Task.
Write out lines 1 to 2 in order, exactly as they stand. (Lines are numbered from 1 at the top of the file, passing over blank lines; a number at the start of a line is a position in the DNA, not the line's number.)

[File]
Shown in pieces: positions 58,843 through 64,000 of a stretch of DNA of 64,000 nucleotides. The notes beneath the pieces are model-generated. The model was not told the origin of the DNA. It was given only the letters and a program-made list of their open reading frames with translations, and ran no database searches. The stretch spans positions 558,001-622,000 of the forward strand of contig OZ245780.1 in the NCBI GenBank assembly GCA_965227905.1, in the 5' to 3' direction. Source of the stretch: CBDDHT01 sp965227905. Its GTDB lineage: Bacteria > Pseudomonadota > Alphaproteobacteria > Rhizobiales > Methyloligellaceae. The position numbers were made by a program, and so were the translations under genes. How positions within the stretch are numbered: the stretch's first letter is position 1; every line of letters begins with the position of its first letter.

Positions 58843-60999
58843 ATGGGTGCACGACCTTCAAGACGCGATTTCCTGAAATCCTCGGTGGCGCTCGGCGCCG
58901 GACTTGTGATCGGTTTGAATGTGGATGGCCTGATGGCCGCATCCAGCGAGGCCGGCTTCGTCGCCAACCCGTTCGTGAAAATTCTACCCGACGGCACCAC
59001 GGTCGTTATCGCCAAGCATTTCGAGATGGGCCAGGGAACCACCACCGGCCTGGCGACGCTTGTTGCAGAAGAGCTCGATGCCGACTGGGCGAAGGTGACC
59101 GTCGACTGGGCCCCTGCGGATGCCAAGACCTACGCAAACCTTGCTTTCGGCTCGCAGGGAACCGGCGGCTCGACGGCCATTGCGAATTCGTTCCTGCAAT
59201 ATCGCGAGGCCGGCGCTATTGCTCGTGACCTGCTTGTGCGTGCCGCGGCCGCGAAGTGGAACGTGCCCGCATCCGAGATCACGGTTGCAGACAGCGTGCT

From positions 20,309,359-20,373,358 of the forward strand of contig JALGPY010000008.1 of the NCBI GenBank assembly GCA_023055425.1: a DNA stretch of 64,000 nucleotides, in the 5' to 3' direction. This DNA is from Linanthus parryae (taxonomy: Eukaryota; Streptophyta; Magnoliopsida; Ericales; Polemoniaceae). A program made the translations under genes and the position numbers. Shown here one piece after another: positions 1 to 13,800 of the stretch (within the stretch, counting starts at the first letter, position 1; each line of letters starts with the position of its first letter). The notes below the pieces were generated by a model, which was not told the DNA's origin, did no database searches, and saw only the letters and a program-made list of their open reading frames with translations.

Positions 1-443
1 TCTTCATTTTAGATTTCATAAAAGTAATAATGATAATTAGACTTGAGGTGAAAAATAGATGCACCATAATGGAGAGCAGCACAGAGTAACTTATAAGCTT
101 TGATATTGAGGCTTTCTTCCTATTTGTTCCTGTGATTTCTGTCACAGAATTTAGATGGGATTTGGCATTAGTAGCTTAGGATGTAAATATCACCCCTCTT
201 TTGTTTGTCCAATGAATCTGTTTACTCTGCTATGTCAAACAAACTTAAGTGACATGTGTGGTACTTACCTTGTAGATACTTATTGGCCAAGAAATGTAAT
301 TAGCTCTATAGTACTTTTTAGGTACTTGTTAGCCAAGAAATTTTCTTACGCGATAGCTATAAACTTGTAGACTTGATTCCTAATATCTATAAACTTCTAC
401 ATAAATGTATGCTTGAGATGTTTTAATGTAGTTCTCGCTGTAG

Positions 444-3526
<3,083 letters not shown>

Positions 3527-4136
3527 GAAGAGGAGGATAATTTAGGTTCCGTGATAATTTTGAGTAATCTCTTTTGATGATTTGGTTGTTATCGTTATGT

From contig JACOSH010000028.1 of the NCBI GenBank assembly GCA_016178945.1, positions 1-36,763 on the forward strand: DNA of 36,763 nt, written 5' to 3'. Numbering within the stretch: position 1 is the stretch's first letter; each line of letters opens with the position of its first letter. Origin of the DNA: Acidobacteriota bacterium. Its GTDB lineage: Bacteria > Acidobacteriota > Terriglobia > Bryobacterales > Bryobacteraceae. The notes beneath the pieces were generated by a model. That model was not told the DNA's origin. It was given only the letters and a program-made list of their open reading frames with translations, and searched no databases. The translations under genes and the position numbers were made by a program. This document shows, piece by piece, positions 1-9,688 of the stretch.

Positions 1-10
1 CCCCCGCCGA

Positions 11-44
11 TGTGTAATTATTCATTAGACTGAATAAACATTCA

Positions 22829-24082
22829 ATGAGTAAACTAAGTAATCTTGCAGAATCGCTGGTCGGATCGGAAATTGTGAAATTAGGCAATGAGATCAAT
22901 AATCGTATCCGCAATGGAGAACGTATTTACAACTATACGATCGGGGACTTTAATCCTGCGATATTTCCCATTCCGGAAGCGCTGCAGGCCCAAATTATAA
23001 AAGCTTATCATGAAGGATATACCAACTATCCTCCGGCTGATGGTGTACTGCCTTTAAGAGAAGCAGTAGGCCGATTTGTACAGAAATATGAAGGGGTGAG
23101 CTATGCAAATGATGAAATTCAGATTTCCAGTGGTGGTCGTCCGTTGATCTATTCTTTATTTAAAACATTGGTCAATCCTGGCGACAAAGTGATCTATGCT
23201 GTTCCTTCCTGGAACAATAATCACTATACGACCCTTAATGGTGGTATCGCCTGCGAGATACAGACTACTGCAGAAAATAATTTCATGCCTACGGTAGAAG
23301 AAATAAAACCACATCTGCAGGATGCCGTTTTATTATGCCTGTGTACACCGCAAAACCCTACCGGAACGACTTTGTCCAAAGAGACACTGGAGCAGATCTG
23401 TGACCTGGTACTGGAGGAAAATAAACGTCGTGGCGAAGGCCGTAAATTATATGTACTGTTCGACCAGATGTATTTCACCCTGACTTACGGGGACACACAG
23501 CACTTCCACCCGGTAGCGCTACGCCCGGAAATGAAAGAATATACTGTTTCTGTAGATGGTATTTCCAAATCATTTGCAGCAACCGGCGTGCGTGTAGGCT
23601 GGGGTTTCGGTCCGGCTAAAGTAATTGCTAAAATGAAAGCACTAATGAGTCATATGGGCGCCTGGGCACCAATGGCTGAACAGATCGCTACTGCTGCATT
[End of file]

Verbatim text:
Shown in pieces: positions 58,843 through 64,000 of a stretch of DNA of 64,000 nucleotides. The notes beneath the pieces are model-generated. The model was not told the origin of the DNA. It was given only the letters and a program-made list of their open reading frames with translations, and ran no database searches. The stretch spans positions 558,001-622,000 of the forward strand of contig OZ245780.1 in the NCBI GenBank assembly GCA_965227905.1, in the 5' to 3' direction. Source of the stretch: CBDDHT01 sp965227905. Its GTDB lineage: Bacteria > Pseudomonadota > Alphaproteobacteria > Rhizobiales > Methyloligellaceae. The position numbers were made by a program, and so were the translations under genes. How positions within the stretch are numbered: the stretch's first letter is position 1; every line of letters begins with the position of its first letter.

Positions 58843-60999